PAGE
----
A Scoring Star Who’s Too Unselfish

Bob Hogue
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Wednesday - April 05, 2006
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Shanadee Canon drives to the hoop against Roosevelt
Shanadee Canon drives to the
hoop against Roosevelt

Shanadee Canon of Kalaheo High scored 30 points against defending state champion Punahou during the pre-season and then scored 27 points in conference play against Kaiser.

But her coach still calls her “too unselfish.”

Canon is a scoring machine ready to go off. She just has to stop being so nice to everyone else.

“She’s so unselfish and such a team player that we have to remind her to look to score,” says Mustangs’ veteran head coach Chico Furtado.

Shanadee giggles when I reminded her of that criticism.

“He told me that he would add one sprint every time I kick it out instead of taking the open shot,” she says. “I understand that I have to accept the role and score more.”

As a 5-foot 7-inch point guard, Shanadee has been Kalaheo’s leading ballhandler since her freshman season. Now a junior, she is growing into the role of one of the state’s top scoring threats.

This past week against previously unbeaten OIA-East rival Roosevelt, Shanadee took Furtado’s scoring challenge and

took control of the game from the opening tip. She scored 16 of her game high 21 points in the first half. Earlier in the OIA season, against powerful Kahuku, Shanadee scored 25 points, including the game-winning shot in a 76-74 overtime victory.

“My goal is to lead this team and win the OIA,” she says. “We want to put a banner up in our gym again.”

It’s been a few years since that happened. Kalaheo was the perennial OIA champ during the 1990s, including the heydays of former state player of the year Brandy Richardson.

Shanadee doesn’t have the powerful post presence of Richardson. Instead, she’s what her coach calls “a slasher. She knows how to get to the free throw line and create her points,” Furtado says.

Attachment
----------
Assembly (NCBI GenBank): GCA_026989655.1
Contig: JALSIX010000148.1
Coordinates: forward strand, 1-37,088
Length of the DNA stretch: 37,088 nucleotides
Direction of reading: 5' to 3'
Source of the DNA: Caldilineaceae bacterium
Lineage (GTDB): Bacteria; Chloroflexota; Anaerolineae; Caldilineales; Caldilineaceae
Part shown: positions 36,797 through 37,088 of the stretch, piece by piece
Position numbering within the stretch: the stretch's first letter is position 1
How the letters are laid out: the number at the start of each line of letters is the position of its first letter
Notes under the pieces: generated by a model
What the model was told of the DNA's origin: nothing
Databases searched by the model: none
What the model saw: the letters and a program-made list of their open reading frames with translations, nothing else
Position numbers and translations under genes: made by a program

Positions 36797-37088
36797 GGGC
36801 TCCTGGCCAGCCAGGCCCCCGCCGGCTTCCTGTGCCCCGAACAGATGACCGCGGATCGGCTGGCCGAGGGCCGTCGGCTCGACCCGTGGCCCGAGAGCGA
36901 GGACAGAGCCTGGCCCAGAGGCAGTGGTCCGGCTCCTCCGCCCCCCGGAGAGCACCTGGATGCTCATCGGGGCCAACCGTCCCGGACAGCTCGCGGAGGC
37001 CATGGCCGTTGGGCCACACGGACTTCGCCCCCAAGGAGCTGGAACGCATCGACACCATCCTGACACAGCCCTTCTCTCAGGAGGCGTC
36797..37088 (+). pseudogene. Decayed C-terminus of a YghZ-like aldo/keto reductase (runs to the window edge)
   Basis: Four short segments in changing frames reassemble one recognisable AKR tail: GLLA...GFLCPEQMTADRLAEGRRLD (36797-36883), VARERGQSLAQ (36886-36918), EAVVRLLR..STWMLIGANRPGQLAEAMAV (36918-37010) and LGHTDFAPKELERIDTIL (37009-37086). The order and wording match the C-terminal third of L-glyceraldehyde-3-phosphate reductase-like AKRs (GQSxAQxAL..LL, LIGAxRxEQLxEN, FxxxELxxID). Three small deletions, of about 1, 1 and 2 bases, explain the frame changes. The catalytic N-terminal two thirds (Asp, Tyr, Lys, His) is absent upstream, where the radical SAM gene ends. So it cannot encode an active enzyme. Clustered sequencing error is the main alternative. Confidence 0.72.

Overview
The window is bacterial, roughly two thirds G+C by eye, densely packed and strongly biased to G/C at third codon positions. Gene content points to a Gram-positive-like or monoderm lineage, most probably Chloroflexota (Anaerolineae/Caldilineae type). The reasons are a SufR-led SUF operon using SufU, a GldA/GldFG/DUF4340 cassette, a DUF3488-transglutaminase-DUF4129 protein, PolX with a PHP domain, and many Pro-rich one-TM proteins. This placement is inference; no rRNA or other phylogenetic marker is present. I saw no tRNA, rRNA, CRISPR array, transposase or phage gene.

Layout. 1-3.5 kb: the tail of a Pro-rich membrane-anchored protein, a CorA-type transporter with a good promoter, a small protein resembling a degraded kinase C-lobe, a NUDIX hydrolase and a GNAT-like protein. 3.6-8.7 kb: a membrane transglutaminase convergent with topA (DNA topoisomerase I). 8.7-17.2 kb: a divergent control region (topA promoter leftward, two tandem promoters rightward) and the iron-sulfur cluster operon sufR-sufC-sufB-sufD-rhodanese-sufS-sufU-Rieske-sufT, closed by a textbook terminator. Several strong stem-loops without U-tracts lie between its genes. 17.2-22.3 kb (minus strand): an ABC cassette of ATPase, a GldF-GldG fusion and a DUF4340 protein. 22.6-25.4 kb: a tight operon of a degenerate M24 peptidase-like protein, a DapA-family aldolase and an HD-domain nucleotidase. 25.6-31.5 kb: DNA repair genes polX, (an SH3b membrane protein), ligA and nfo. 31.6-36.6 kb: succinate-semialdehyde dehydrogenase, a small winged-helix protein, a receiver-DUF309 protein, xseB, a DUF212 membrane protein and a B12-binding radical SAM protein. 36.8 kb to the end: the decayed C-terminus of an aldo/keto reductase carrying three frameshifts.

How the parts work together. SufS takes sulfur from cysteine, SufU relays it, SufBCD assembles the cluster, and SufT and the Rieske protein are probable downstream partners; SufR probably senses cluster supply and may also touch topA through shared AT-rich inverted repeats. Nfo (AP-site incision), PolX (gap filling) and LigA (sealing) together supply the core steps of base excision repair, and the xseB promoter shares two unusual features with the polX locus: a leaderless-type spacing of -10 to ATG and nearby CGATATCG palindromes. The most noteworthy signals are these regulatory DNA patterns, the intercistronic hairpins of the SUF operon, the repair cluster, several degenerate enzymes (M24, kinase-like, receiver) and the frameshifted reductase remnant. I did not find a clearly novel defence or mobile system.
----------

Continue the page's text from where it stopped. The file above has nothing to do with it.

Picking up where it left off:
Shanadee credits her father, former Farrington basketball star Dwayne Canon, for instilling in her a love of the game.

“My dad inspired me a lot,” she says. “We live down the street from the beach park (in Waimanalo), and my dad would take me over there to the courts almost anytime of the day or night. He also took me to the gym and signed me up for clinics.”

Eventually, Shanadee was playing the game year-round. She developed a great reputation as a team leader in the Kailua youth leagues. Many of the same girls on those youth teams now play with her at Kalaheo.

“Kaliko Kepa, Brianne Villarosa, Hoku Denning and my cousin Kendra Fischer are all on the team,” she says. “Malia Samson and Holly Travis are injured right now, but they’re always supporting us, too. We’re all really close. It’s been a great experience to play with them all these years.”

But don’t think that Shanadee’s life is only about basketball. She also dances hula and Tahitian, paddles and, for the first time this year, she played varsity volleyball for Kalaheo. She’s also a good student who hopes to go on to college and study physical therapy or nursing.

And then there’s the story of her first name.

“My grandpa named my mom Skydee,” she says. “So my mom continued the tradition in our family. My older sister’s name is Shashadee, and then I’m Shanadee.”

It’s ironic, isn’t it? The nickname “Dee” usually means defense. But right now, life for the Kalaheo point guard is all about scoring and offense. And offense has another nickname.

To borrow a line from the TV commercial, Shanadee Canon is all about the “O.”

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